eBay treasure: $39 (used) Blu-ray player?

MikeyFresh

Moderator
Staff member
One of my neighbors had a tag sale this weekend, and I came across an SACD rip compatible Sony BDP-S390 Blu-ray player said to be in working order, they were hoping to get $40 for it.

They had the original box, but no remote control or manual. The unit is in OK condition, with a pretty good amount of scratches and scuffs on it's plastic chassis. I offered 20 bucks and they accepted.

S390.jpg

This evening I unboxed it, went through the on-screen display based menus and set it up for SACD ripping.

Unlike the other Sony units I have, this bare bones model has no front panel display, so no visual feedback is available as to what the machine is doing, there is just a single LED indicator for Power On status.

After inserting the USB thumb drive to run the SACD ripping script, the disc drawer did not automatically open. Uh oh... I thought maybe I had wasted 20 bucks on this one.

Upon reconnecting an HDMI cable to access the on-screen display menus I noticed there was a firmware update available, and there were no internet video streaming apps previously installed. Apparently this unit was only ever used to play discs and no firmware updates had ever been done, hence the lack of any internet video streaming options, as those have to be installed/activated by a Sony provisioning server.

So I chanced the firmware update knowing it might also disable SACD ripping, a $20 gamble. After restarting the machine, inserting a USB thumb drive containing the SACD ripping AutoScript did then open the disc tray.

After loading in an SACD and entering Sleep mode... she rips!

Screen Shot 2018-07-02 at 6.30.22 PM.jpg

The optical drive/laser condition appears to be in good shape, 2.68MB/sec is a decent rip speed.
 

marantzfan

Administrator
Staff member
Now...

If I only i had some un-ripped SACD’s...

Are they cheap now? I haven’t looked recently.
 

MikeyFresh

Moderator
Staff member
Now...

If I only i had some un-ripped SACD’s...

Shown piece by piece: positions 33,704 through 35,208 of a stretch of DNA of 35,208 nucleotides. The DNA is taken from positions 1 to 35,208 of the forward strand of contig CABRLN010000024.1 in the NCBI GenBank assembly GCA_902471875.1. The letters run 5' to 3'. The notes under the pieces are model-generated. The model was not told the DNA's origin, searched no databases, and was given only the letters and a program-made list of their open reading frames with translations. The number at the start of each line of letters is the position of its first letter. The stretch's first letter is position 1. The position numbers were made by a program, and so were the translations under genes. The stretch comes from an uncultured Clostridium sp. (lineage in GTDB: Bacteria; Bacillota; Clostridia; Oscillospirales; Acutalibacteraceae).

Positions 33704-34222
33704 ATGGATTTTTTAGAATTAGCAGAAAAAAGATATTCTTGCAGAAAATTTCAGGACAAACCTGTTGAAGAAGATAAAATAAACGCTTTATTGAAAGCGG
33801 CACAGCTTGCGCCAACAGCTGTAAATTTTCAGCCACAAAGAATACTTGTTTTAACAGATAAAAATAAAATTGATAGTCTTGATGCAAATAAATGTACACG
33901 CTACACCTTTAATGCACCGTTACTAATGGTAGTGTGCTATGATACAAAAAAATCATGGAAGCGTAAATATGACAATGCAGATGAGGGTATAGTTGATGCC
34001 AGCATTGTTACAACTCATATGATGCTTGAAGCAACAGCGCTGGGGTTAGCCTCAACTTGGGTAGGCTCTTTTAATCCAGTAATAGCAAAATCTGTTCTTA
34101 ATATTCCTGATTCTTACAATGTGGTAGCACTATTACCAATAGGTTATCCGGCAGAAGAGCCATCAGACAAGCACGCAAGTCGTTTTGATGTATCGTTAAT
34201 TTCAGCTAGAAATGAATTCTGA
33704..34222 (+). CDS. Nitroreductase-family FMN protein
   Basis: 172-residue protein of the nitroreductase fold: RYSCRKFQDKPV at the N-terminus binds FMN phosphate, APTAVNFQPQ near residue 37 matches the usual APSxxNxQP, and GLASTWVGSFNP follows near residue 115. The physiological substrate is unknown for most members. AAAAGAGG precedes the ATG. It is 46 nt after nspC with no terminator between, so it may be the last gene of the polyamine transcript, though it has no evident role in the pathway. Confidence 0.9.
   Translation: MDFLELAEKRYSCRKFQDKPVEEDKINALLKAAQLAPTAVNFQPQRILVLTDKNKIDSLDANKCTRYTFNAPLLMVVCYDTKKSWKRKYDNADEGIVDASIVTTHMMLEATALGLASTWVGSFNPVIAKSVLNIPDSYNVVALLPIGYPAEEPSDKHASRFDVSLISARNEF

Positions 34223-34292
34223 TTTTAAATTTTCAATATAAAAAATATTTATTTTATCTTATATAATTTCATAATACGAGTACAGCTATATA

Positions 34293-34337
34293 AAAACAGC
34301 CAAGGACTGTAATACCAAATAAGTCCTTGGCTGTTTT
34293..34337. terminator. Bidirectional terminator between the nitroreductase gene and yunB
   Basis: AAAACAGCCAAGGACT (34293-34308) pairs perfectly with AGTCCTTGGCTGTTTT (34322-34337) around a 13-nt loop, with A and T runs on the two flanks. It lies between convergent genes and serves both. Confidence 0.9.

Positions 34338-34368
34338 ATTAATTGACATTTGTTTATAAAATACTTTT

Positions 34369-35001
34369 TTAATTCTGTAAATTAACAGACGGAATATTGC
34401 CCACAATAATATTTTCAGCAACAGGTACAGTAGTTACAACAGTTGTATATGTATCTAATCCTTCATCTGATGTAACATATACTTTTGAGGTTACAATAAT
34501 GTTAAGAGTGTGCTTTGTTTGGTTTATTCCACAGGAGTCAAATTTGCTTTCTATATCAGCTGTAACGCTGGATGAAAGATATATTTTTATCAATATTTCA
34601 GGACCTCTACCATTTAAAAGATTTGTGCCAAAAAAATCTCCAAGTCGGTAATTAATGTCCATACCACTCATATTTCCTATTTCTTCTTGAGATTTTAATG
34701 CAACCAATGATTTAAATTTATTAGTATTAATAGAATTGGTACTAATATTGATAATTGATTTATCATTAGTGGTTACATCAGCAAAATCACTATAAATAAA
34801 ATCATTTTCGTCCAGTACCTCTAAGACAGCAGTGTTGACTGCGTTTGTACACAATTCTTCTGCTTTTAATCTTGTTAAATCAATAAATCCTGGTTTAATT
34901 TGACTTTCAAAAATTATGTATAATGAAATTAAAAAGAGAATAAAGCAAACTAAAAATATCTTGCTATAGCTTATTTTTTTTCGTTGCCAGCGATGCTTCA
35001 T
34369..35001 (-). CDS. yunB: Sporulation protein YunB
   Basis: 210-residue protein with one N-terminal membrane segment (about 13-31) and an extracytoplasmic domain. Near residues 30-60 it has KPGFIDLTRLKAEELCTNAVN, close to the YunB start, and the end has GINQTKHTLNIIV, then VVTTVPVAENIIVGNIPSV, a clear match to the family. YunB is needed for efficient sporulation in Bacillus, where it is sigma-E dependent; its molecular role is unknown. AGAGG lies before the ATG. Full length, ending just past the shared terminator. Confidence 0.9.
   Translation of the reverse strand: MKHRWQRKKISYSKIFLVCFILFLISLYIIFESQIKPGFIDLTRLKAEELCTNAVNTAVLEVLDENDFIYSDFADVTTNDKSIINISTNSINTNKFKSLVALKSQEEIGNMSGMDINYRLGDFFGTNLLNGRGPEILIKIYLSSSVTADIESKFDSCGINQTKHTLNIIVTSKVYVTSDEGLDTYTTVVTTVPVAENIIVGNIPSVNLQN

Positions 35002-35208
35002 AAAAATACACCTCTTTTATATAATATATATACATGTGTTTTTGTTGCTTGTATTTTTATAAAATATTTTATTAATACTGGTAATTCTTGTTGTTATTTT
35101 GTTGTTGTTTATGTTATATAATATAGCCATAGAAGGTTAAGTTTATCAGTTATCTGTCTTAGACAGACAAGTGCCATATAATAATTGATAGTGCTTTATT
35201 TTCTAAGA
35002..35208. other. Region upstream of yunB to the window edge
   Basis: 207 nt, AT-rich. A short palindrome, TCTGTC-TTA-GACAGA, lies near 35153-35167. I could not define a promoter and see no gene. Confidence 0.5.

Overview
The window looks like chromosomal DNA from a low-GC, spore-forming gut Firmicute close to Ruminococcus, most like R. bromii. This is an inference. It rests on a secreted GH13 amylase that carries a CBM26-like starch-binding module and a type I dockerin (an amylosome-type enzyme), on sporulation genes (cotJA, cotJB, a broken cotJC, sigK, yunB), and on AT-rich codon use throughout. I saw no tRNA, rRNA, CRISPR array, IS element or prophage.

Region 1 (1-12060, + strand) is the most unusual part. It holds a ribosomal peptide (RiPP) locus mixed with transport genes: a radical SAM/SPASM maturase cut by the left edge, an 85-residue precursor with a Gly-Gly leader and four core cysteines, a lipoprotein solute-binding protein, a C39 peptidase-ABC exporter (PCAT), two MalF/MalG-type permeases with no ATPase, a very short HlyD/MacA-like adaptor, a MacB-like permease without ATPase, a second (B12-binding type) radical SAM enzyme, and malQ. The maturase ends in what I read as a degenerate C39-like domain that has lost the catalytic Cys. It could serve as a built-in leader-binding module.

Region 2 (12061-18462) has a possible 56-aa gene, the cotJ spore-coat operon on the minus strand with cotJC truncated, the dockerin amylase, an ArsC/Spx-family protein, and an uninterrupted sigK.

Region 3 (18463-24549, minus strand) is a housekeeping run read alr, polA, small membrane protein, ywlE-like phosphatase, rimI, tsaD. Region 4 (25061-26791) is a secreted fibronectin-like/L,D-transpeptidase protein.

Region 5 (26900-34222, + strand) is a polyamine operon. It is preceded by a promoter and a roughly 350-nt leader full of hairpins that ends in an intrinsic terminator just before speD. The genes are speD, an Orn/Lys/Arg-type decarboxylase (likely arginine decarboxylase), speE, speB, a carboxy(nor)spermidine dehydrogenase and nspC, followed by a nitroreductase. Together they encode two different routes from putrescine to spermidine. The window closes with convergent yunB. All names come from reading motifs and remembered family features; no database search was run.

Are they cheap now? I haven’t looked recently.

Not really, even many of the used SACDs I have purchased weren't exactly cheap.

However exceptions do exist (in my opinion). For instance, you can still find some of the RCA Living Stereo classical reissues for all of about $9 each on Amazon, perhaps even cheaper elsewhere.

There are also certain other main stream reissues, hybrid discs that for a time took the place of the Redbook release on the shelves of retailers. Those were apparently produced in sufficient quantities such that they are still available today, typically for the same list price they were originally, often $16.99. We're talkin' Eric Clapton, The Allman Brothers, Elton John, and various others... Amazon just emailed me a "recommendation" the other day, it was Bill Evans Explorations, $14.99 just as it's been since release on SACD in 2004 or so.
 

MikeyFresh

Moderator
Staff member
One of the chief architects of the Sony sleep method for ripping SACD with a Blu-ray player (screen name Mindset on another forum) has tirelessly acquired different model used Sony players for testing. Beyond that he is also an absolute Linux guru.

Recently he tried to establish compatibility with a generation newer in the Sony line-up, previously only players from their 2012-13 model years were known to work. His recent testing with 2014-16 models including the BDP-6200, 6500, and 6700 ended up being close but no cigar. EDIT: BDP-6200 and 7200 are now compatible using Sony ARMv7 version of the AutoScript as of Feb. 2019.

While those units do respond in some way to the AutoScript, and their Linux console can be accessed via Telnet, Sony used a newer kernel version in their operating system and to date all attempts at a modified script that does the trick have failed. However I absolutely don't rule out that either Mindset or perhaps one or more other Linux freaks might eventually find a workable solution.